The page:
Texas is asking the federal government to continue funding its Women's Health Program for five more months - through October - to give the state time to take over the program.
The Associated Press: Texas Seeks Fund Extension For Women's Health Plan
Texas officials have asked for more time to phase out federal funding for a women's health program after federal officials said it was illegal for the state to ban Planned Parenthood from participating in it, according to documents released Tuesday. ... Federal officials proposed phasing out funding for the program by September, but Texas' Medicaid director Billy Millwee said Tuesday the state needs more time (Tomlinson, 4/17).
Houston Chronicle: State Says It Is Ready To Take Over Women's Health Program In Nov.
The federal government provides 90 percent of the funding for the existing program, which provides health screening and contraceptives to low-income women. The federal Centers for Medicare and Medicaid Services has said it will phase out that funding following passage last year of a bill that would bar providers affiliated with abortion providers, even if those clinics do not provide abortions. Medicaid rules prohibit such a ban (Fikac and Kever, 4/17).
The Dallas Morning News: State Asks Feds For More Time To Set Up Women's Health Program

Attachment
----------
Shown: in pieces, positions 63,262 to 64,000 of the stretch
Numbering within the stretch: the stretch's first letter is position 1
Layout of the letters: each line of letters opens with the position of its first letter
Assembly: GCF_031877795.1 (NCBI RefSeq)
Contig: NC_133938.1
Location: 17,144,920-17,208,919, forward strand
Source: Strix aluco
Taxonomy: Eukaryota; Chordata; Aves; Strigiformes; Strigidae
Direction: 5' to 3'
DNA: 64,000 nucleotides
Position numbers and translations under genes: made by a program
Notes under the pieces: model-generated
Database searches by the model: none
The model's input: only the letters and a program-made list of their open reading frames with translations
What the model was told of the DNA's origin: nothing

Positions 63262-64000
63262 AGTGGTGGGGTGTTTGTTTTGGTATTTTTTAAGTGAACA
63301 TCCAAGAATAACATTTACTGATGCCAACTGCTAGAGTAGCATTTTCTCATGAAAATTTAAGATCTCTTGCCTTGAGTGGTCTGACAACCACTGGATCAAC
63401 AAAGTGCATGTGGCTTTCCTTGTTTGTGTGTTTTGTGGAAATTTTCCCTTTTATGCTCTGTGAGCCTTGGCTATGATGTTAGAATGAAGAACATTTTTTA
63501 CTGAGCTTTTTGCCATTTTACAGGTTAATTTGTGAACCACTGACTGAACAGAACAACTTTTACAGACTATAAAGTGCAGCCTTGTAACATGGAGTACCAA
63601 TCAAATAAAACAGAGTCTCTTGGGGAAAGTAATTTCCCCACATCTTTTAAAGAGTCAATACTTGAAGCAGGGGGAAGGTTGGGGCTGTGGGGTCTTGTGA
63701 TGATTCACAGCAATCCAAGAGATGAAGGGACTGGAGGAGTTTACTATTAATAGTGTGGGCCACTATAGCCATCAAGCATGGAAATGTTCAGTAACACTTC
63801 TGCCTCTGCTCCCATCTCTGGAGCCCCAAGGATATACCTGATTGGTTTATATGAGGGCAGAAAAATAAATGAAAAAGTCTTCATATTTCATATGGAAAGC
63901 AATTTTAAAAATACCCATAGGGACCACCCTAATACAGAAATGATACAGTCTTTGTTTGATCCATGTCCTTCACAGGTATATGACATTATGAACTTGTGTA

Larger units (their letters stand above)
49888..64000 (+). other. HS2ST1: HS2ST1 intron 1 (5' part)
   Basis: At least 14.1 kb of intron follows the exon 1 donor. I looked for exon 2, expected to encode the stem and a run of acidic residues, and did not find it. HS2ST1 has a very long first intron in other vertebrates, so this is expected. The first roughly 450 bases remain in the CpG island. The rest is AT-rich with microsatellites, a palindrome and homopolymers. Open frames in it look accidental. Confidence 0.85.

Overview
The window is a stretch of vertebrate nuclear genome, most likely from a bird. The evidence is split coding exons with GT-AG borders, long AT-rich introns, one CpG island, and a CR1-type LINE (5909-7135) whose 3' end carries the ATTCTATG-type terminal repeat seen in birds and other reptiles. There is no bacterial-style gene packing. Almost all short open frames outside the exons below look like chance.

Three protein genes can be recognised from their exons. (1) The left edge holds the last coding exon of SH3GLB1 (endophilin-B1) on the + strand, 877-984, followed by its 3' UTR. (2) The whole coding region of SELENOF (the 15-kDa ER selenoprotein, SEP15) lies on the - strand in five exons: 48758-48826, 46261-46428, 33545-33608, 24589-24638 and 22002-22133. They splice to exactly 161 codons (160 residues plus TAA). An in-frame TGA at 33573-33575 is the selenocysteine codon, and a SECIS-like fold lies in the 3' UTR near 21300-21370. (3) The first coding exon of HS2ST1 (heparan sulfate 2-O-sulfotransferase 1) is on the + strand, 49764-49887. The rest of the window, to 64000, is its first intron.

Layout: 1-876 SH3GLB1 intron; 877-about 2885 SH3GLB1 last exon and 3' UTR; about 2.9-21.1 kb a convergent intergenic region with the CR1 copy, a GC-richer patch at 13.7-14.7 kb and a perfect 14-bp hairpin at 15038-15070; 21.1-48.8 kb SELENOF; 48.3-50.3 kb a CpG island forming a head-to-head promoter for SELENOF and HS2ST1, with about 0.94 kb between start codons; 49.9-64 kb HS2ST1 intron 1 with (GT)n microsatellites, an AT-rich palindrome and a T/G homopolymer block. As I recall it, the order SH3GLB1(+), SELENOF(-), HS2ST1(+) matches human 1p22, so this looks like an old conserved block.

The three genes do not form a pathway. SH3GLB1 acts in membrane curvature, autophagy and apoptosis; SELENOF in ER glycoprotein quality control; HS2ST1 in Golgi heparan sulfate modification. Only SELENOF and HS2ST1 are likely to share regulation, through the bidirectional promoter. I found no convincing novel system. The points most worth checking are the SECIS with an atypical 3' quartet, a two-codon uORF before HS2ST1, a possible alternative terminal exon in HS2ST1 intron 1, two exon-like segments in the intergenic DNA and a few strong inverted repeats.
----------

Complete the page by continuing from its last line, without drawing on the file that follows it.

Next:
The highly respected Women's Health Program costs about $35 million annually and provides cancer, diabetes and cholesterol screenings, as well as contraception, to about 130,000 low-income, uninsured women (Hoppe, 4/17).
The Texas Tribune: Texas Outlines Future Plans for Women's Health Program
So far, HHSC reports that the program has saved the government millions of dollars that would have been spent on Medicaid births. CMS requested the transition plan after it rejected the state's enforcement of a rule that excludes Planned Parenthood from being part of the program, even though the funding went to Planned Parenthood's family-planning clinics that do not perform abortions. State officials in the Legislature and Gov. Rick Perry have said their affiliations and willingness to refer patients for abortions are enough to disqualify them from the program (Tan, 4/17).
In the meantime, three Planned Parenthood branches in Texas are mulling a merger --